Earlier this week, Flaster Greenberg's Airport and Environmental PFAS Team presented a webinar on the origin, chemical make-up, and concerns throughout the country of the potentially harmful human health and environmental impacts of PFAS chemicals, the numbers of which have been estimated to exceed at least 4,000 and possibly many more. One of the goals of the webinar was to identify and focus upon the compounds of highest concern to human health and the environment.
Those particular compounds are as follows:
Perfluorobutyric acid (PFBA), Perfluorohexanoic acid (PFHxA), Perfluoroheptanoic acid (PFHpA), Perfluorooctanoic acid (PFOA), Perfluorononanoic acid (PFNA), Perfluiridecanoic acid (PFDeA), Perfluoroundecanoic acid (PFUA), Perfluorobutane sulfonic acid (PFBuS), Perfluorohexane sulfonic acid (PFHxS), Perfluorooctane sulfonic acid (PFOS), Perfluorododecanoic acid (PFDoA), Perfluorooctane sulfonamide (PFOSA), 2-(N-Methyl-perfluorooctane sulfonamide) acetic acid (Me-PFOSA-AcOH), 2-(N-Ethyl-perfluorooctane sulfonamide) acetic acid (Et-PFOSA-AcOH).
We call these 16 specific compounds the “Perfluoroalkyls of Polyfluoroalkyls of Concern” (“PFAC”) to distinguish them from the over 4,000 compounds commonly known as per- and polyfluoroalkyl substances, or PFAS for short.
Fourteen (14) of these 16 compounds come from a survey of the National Health and Nutrition Examination Survey (“NHANES”) 2003-2004, (Calafat et al, 2007). The other 2 (FFBA and PFHxA) come from other monitoring studies. All of these studies measured blood serum collected from a representative U.S. population (12+ years old).
Of these 16 compounds, the five PFAC listed as most likely to adversely affect human health and the environment are as follows: PFOA, PFOS, PFNA, PFHxS, and PFBA.
PFAS has become a major Department of Defense cost issue for military facility site investigations and remediation. Against this background, on June 27, 2019, the United States Senate passed legislation to regulate PFAS. The regulation came in the form of a rider to the 2020 National Defense Authorization Act (NDAA) (S1790). A House version passed on July 12, 2019.
There are significant differences between the version passed by the Senate and the version passed by the House. The differences primarily concern whether or not, and to what extent, if any, the full range of PFAS compounds (or some lesser numbers, if any) will be designated as “hazardous substances” under CERCLA.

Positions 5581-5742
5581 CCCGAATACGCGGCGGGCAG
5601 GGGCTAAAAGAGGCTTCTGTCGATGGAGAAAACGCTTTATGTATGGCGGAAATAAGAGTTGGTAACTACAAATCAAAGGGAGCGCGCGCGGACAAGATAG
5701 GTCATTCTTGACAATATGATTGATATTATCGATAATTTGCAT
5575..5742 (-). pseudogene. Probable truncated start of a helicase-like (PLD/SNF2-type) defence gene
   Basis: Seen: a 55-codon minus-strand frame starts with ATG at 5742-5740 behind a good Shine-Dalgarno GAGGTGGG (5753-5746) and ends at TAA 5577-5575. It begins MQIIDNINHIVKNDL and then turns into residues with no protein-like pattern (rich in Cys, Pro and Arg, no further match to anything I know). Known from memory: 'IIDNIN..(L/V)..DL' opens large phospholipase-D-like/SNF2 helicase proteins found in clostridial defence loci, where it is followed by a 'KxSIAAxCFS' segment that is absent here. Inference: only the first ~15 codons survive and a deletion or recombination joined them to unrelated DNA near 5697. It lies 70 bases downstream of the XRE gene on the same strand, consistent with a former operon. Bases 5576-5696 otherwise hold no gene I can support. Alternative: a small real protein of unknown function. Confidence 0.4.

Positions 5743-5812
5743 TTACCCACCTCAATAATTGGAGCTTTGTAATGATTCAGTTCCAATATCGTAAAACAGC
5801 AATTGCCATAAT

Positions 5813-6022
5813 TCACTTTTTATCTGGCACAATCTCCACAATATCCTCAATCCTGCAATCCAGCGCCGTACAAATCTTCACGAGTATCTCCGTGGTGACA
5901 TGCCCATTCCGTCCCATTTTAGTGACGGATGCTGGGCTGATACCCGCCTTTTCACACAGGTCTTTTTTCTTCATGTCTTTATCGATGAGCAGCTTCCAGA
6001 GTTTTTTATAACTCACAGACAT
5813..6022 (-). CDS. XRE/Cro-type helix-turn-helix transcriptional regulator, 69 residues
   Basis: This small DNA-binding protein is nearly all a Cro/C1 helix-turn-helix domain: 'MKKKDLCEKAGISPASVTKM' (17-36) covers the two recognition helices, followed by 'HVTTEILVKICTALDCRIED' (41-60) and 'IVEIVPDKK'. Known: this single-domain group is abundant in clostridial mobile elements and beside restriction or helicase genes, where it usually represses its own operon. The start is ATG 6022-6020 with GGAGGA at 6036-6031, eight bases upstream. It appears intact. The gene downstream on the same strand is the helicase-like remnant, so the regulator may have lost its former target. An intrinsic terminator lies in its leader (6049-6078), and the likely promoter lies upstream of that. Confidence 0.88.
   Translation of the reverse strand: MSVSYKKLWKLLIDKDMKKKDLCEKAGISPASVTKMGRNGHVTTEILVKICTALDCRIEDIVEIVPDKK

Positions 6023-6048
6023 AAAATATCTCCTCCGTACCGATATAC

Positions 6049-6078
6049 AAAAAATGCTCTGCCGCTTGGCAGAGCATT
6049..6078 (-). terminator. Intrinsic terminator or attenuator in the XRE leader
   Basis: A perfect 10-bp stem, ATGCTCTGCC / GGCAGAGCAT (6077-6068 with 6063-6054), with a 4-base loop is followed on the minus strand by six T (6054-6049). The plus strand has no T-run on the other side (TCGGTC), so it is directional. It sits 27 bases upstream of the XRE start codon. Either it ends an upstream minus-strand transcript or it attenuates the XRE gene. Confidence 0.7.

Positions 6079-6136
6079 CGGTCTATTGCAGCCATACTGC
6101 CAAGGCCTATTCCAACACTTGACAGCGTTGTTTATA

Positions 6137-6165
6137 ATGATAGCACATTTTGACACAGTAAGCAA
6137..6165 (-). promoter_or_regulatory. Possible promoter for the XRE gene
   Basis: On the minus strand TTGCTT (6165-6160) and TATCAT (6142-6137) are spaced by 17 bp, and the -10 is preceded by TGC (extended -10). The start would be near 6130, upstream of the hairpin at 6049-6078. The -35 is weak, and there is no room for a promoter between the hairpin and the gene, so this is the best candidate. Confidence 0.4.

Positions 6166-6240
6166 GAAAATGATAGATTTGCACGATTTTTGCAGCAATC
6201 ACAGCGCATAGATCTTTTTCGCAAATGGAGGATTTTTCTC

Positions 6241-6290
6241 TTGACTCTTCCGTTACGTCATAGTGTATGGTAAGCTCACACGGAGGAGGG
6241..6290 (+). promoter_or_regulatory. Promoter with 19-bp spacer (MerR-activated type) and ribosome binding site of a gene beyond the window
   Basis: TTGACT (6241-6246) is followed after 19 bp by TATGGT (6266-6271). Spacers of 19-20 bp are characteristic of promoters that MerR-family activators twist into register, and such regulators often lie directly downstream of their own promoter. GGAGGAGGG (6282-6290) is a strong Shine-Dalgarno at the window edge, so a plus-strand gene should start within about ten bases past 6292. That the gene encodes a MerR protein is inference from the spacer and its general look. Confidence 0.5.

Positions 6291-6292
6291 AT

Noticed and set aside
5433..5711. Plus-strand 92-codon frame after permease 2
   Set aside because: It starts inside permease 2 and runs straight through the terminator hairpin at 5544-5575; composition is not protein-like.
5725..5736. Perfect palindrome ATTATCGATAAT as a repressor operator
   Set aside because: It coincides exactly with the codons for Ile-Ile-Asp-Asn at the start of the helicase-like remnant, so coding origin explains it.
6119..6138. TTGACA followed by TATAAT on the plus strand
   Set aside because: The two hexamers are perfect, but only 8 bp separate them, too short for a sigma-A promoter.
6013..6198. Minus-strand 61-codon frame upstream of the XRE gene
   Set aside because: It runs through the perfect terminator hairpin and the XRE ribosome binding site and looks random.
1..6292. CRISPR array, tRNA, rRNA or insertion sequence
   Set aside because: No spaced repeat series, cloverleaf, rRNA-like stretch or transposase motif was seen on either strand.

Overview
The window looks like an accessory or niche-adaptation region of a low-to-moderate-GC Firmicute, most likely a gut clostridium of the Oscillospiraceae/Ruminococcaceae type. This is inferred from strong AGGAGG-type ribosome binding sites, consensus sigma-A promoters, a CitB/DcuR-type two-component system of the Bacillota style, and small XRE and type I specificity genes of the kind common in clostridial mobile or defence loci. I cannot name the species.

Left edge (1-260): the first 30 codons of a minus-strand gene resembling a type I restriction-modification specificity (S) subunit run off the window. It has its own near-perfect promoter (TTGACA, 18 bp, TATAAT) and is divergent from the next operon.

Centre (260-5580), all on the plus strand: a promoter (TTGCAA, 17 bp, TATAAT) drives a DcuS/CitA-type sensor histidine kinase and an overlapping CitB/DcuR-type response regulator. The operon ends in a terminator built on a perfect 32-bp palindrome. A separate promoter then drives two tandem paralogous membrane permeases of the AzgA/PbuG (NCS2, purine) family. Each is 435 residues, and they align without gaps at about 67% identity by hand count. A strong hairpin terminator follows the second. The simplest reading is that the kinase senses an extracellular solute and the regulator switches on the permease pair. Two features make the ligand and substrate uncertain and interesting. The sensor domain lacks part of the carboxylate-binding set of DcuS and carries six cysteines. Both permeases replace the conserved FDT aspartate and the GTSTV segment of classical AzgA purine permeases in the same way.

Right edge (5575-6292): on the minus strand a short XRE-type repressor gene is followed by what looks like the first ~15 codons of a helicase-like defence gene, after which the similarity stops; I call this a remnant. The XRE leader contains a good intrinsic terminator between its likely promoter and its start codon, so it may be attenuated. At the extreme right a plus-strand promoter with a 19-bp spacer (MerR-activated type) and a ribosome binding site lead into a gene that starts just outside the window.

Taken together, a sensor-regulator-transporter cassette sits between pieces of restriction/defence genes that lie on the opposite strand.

The Senate version makes no mention of any PFAS being designated as “hazardous substances” under CERCLA. The Senate’s position is that any such determination should be made by the United States Environmental Protection Agency (USEPA). The USEPA already had represented that this determination would be issued under proposed rule-making by the end of 2019. The House version includes the designation of all 4,000+ PFAS as “hazardous substances”. Primarily for this reason, different versions of the legislation have been languishing in Joint Committee negotiations.
Perhaps fittingly, during the webinar, the USEPA issued advanced notice of proposed rule-making designating two of the PFAC as “hazardous substances” under CERCLA. Those two are PFOA and PFOS. No indications have been made on whether, and if so when, USEPA might propose to add any of the other PFAC – or other PFAS chemicals generally – as hazardous substances.
This is not surprising for the following reasons: (1) the USEPA Drinking Water Health Advisories, its May 2016, “EPA Response to External Peer Review Comments on EPA Draft Documents; PFOA and PFOS”, and its Clarification Letter of November 15, 2016, addressed only PFOA and PFOS; (2) the USEPA’s “Draft Interim Recommendations to Address Groundwater Contaminated with PFOA and PFOS” submitted for public comment, also only listed PFOA and PFOS; and (3) at last count, 22 states also had adopted final, or interim rule-making or had issued proposed rule-making or recommendations focused only upon PFOA and PFOS (although eight states have also included, in some manner, either by regulations, proposals, notice of intention, or recommendations, legislative or regulatory action with respect to PFNA; 1 PFBA; 8 PBFA compounds; and 7 PFHxS compounds as well).
It also should not go unnoticed that today, November 22, 2019, the movie “Dark Waters” is being released throughout the United States. This movie concerns the poisoning of cattle and crops, and thousands of personal injury claims as well, that happened in West Virginia. Claims were asserted against DuPont as the result of the claimed impact of toxic wastes, primarily PFAS, from a landfill. DuPont, without admitting any liability, paid a reported $670 million to settle all the claims. It will remain a question as to whether the timing of the USEPA’s announcement was coincidental with the release of the movie, but in any event it is likely that even more than before the country will be talking all about PFAS.
If you have any questions about this legal alert, please feel free to contact a member of Flaster Greenberg's Airport and Environmental PFAC Team: Frank Riesenburger, Daniel Markind, Marty Judge or Lauren Schwimmer.